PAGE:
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Wednesday, 23 July 2014

How to See What Isn’t There



Good morning, good morning, good morning. I thought we’d make an early start today as it is going to be another scorcher and the temperatures are likely to reach thirty Celsius by mid morning. Time? About ten to five. Come on, don’t just lay there yawning, there’s a whole new day waiting to be explored. Get dressed, come downstairs where tea and toast await, I’ve a photograph to show you.

Force 9 Wind Damage
Ah, there you are. As you know, last time we met up we were confined to barracks by the Meltemi wind running at a Beaufort Force 8 and we spent our time discussing Elemental Forces in general and the effects of wind on wildlife in particular.  This wind, which has been tormenting us on and off for the past fortnight, eventually reached a Force 9 with speeds of 75–88 km/h which is enough to break branches from trees, and here’s the proof. As you can see this was quite a sizeable bough which I found ripped away and dangling in the herb bed the other morning.


 
Yellow-legged Gull colony at Bramiana
So, what with the wind, the heat (and even an unseasonable drop of tropical rain last week) getting out and about hasn’t been easy. Hence the early start this morning. I thought we’d take a trip out to Bramiana and take our quarterly look at the reservoir and see what goes on there at dawn. Look at that magnificent sheet of still water under a forget-me-not sky just dotted here and there with a couple of fluffy pillows of clouds. Sorry, shouldn’t have mentioned sheets and fluffy pillows, some of you don’t seem to be fully awake yet. The water level is extremely low and the curious thing is, apart from the Yellow-legged Gull colony on the spit, there isn’t a bird to be seen. I wouldn’t expect to see Mallard, Teal or Pochard at this time of year but I can’t recall ever being out here and not seeing a coot and there should surely be the odd Grey Heron or a Sandpiper or two foraging along the water’s edge? This shows the importance of keeping monthly observation records because it is only by recording what you see and where and when you see it that you can “see what isn’t there” so to speak and noting disappearances is as vital a piece of phenology as noting first appearances.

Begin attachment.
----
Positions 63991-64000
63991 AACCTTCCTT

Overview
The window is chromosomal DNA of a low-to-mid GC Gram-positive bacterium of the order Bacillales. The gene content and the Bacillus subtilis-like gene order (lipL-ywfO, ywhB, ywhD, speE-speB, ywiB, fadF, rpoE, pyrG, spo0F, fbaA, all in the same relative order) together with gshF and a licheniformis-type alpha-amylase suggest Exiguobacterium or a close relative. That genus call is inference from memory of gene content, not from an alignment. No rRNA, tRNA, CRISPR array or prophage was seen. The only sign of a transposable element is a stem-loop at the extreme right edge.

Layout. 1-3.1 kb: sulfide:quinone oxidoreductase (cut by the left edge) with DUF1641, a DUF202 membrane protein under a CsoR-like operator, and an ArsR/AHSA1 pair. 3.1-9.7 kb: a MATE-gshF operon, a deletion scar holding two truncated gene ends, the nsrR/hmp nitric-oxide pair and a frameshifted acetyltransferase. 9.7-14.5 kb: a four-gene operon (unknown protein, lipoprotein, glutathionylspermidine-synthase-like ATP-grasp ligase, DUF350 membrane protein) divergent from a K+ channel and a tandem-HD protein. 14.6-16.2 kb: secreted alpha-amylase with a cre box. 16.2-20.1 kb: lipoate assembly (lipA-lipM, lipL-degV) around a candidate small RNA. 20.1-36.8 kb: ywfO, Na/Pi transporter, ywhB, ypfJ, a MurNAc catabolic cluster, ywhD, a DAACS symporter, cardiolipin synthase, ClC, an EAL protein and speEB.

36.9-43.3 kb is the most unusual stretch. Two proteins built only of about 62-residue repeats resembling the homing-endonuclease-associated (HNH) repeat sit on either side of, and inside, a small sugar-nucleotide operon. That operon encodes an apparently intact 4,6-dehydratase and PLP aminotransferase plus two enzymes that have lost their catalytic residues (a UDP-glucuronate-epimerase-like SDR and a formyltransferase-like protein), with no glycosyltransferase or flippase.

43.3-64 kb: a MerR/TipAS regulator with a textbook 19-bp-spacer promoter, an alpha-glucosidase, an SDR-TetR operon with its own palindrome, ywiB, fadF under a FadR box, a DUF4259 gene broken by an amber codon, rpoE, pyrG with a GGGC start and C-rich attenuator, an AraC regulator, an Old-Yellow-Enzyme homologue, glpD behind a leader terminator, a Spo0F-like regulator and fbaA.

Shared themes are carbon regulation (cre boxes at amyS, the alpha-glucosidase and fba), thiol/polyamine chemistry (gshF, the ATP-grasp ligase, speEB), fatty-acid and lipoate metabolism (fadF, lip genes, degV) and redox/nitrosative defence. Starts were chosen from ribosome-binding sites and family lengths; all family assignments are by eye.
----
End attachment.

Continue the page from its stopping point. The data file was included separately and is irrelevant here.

Caper flower
Let’s turn our attention to the hinterland and see what flowers and insects we can find. You never know we might even come across the odd reptile or two. As you can see there isn’t much in flower at the moment; a few patches of Thyme and some Yellow Henbane but here’s one I wanted to show you over here. This stunning flower, being lovingly tended by black ants, is more familiar than you may think. If you like pizza then you’ve probably eaten a few of these in your time because this is the caper flower; traditionally picked and pickled before the flower develops. Incidentally it is not just the flower buds that can be treated in this way, the Italians pickle the leaves in the same way and the fruits (inaccurately known as caperberries) can also be treated thus. They should be out soon. Do chew on a leaf if you have any irritating insect bites – they contain a natural antihistamine.



Black and Yellow Mud-dauber Wasp
With so few plants in flower it is not surprising that there aren’t as many insects about as there were in the Spring when we were out here last. It is early in the day as yet of course, even the cicadas have only just woken up, but here is an insect that I haven’t come across before in the flesh although I have seen plenty of evidence of their existence. This is a Black and Yellow Mud-dauber Wasp. Difficult to see it properly as it’s darting in and out of this Lentisc bush. They are called Mud-daubers because they build their nests from mud, laying a single egg in each cylindrical chamber. These they provision primarily with a small spider which they first paralyse with their venom and then leave in suspended animation as a sort of living ready-meal for when the egg hatches. Gruesome isn’t it?



Goldfinch
I have to admit that I was hoping to see a little more than we have this morning but we are approaching the height of summer which, at these latitudes, is akin to the depths of winter in more northerly regions. Nature avoids extremes and when the winters get too cold up north things either hibernate or migrate and so it is down south: when the summer gets too hot things either aestivate or migrate. I suggest that we follow their lead and meet up again in September. I’ll continue to publish the occasional blog throughout the summer and if you click on the little red G+ sign at the top of the page then you’ll be notified when I do or alternatively join my Naturalists Group on facebook. Until then enjoy your summer wherever you may be and good hunting. Meanwhile I’ll leave you with one of my favourite summertime birds, a small flock of which has just landed in that bush over there, the colourful, ever chattering Goldfinch.
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LINKS:
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